Anticipating the international spread of Zika virus from Brazil
Bogoch, Isaac I
Brady, Oliver J
Kraemer, Moritz U G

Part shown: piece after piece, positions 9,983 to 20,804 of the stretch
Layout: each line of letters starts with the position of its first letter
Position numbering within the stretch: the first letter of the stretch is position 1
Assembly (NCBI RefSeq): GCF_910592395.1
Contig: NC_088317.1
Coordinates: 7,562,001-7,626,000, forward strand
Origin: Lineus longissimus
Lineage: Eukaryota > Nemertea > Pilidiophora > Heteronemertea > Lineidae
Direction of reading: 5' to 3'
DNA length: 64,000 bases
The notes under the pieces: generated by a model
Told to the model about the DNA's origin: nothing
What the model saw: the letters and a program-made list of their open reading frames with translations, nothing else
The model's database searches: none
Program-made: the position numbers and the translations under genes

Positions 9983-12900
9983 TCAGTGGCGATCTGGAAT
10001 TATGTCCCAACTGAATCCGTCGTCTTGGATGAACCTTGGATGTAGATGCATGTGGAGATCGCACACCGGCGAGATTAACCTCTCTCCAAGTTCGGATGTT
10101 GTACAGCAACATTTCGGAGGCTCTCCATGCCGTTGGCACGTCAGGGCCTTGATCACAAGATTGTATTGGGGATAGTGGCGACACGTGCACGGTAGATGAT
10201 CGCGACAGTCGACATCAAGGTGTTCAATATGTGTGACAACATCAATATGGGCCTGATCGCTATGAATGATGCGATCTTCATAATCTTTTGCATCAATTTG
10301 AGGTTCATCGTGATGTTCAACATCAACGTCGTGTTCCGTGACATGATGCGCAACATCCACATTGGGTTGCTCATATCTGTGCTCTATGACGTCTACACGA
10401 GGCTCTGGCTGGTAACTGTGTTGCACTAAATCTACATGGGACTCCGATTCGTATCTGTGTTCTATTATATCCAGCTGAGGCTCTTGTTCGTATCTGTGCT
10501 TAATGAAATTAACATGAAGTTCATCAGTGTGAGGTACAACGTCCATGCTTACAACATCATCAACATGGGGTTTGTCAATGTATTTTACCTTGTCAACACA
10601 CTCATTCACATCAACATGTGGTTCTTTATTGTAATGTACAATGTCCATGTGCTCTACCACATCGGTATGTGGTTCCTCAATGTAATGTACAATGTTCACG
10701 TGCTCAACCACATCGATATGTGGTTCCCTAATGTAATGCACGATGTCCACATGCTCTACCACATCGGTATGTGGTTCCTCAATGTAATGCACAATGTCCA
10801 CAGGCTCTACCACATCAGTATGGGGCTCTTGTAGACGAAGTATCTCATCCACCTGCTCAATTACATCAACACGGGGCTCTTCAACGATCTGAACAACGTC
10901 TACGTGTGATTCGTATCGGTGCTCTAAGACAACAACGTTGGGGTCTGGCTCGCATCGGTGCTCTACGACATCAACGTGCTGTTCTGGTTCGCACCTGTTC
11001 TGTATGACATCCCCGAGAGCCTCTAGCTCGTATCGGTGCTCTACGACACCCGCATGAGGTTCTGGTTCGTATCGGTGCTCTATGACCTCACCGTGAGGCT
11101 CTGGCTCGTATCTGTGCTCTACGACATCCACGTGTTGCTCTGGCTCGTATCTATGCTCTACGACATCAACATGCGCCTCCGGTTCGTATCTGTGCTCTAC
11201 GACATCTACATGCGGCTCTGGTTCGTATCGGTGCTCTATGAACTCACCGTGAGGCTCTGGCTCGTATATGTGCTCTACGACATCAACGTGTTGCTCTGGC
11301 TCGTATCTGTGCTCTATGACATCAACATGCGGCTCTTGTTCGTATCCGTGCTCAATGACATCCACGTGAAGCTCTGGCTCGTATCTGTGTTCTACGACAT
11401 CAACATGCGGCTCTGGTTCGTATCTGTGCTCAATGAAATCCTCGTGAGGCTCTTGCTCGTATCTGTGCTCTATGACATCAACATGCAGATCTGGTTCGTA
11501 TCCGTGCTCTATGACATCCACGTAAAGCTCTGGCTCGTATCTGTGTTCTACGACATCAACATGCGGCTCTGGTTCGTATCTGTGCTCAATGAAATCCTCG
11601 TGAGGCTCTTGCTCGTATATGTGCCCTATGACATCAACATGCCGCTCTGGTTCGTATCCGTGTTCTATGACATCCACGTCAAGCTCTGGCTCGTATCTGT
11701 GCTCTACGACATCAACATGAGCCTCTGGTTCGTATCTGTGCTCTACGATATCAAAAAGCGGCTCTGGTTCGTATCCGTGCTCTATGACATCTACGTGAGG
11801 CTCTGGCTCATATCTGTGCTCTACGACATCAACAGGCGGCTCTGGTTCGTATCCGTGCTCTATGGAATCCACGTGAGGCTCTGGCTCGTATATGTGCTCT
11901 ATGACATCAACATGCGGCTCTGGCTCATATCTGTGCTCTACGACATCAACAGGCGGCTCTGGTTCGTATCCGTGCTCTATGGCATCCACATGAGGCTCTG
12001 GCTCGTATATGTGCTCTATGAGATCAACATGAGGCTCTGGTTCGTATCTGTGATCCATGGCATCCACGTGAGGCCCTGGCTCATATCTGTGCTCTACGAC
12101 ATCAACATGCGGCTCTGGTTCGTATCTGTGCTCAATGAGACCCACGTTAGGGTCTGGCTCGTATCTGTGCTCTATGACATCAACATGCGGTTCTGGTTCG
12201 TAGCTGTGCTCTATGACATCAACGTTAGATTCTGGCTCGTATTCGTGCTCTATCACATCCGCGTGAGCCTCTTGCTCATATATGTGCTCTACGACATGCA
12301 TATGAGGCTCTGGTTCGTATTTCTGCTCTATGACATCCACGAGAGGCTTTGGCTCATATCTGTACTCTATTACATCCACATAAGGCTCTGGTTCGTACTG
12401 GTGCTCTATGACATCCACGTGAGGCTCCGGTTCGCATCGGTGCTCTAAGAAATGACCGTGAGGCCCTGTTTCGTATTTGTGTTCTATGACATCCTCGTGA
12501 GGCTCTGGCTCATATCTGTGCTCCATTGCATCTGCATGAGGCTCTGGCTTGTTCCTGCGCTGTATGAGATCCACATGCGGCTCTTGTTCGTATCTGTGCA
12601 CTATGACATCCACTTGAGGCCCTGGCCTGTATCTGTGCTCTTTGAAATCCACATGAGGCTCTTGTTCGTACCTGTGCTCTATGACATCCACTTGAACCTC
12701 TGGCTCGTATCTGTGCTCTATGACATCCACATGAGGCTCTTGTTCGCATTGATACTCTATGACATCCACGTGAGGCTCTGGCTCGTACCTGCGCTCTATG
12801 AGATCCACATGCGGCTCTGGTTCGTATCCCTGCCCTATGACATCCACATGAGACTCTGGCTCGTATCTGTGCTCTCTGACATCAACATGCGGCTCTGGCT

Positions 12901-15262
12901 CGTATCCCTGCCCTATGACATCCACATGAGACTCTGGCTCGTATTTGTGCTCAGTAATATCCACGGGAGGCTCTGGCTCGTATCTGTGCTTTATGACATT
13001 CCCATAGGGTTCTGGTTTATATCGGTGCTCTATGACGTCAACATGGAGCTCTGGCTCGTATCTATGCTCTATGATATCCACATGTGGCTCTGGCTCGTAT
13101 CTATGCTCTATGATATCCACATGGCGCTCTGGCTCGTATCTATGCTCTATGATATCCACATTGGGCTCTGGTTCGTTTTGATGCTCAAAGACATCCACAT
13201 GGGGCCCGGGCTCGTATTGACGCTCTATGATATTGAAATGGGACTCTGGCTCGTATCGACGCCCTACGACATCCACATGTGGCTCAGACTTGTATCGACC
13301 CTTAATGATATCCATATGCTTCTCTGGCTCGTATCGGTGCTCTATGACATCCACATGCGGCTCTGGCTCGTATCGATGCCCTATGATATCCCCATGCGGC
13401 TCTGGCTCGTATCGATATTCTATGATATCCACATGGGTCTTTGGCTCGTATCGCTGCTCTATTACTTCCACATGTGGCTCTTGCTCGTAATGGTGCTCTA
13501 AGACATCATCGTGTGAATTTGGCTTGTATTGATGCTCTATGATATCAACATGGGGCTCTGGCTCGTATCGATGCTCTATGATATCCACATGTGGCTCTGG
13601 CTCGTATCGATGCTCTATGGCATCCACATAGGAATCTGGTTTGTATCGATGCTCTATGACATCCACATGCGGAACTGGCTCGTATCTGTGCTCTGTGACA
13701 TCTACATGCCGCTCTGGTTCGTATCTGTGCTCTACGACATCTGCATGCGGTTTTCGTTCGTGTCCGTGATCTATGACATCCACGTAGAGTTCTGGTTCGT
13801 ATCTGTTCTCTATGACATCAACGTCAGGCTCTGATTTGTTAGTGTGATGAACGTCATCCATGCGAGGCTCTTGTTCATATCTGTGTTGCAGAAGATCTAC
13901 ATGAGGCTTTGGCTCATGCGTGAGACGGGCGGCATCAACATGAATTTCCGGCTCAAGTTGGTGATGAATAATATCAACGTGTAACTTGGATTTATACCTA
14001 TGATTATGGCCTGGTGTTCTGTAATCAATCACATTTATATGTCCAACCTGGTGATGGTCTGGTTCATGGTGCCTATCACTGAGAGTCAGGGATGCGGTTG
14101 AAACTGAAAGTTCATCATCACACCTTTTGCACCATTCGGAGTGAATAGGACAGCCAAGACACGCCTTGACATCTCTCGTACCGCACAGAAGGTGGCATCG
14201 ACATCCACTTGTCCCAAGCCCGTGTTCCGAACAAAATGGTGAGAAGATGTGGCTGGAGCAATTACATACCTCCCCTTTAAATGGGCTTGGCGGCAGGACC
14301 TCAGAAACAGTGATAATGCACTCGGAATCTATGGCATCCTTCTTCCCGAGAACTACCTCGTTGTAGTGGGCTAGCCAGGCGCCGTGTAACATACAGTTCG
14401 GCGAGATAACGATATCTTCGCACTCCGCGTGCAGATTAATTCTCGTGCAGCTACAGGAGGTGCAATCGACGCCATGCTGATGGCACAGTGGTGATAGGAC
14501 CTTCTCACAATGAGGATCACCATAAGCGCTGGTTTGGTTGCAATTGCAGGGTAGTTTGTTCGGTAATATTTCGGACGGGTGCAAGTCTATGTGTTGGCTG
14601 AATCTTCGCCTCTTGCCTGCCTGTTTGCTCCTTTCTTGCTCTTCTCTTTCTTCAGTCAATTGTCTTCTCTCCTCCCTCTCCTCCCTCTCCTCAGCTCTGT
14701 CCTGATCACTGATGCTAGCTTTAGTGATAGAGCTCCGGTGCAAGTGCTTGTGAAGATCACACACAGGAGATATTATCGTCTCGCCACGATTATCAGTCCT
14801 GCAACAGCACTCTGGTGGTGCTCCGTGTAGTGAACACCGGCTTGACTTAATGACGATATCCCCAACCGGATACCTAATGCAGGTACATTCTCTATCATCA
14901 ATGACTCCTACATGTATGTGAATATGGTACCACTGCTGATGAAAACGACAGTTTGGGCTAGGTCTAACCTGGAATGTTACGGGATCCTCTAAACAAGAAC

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In May, 2015, locally acquired cases of Zika virus—an arbovirus found in Africa and Asia-Pacific and transmitted via Aedes mosquitoes—were confirmed in Brazil. The presence of Aedes mosquitoes across Latin America, coupled with suitable climatic conditions, have triggered a Zika virus epidemic in Brazil, currently estimated at 440 000–1 300 000 cases.1 Viraemic travellers have now introduced Zika virus into at least 13 additional countries, where susceptible Aedes mosquitoes have become infected and perpetuated local transmission cycles. In Brazil, a precipitous surge in infants born with microcephaly and the detection of Zika virus RNA in the amniotic fluid of affected newborns has been reported.1 We sought to identify high-risk international pathways for the dispersion of Zika virus and global geographies conducive to autochthonous transmission.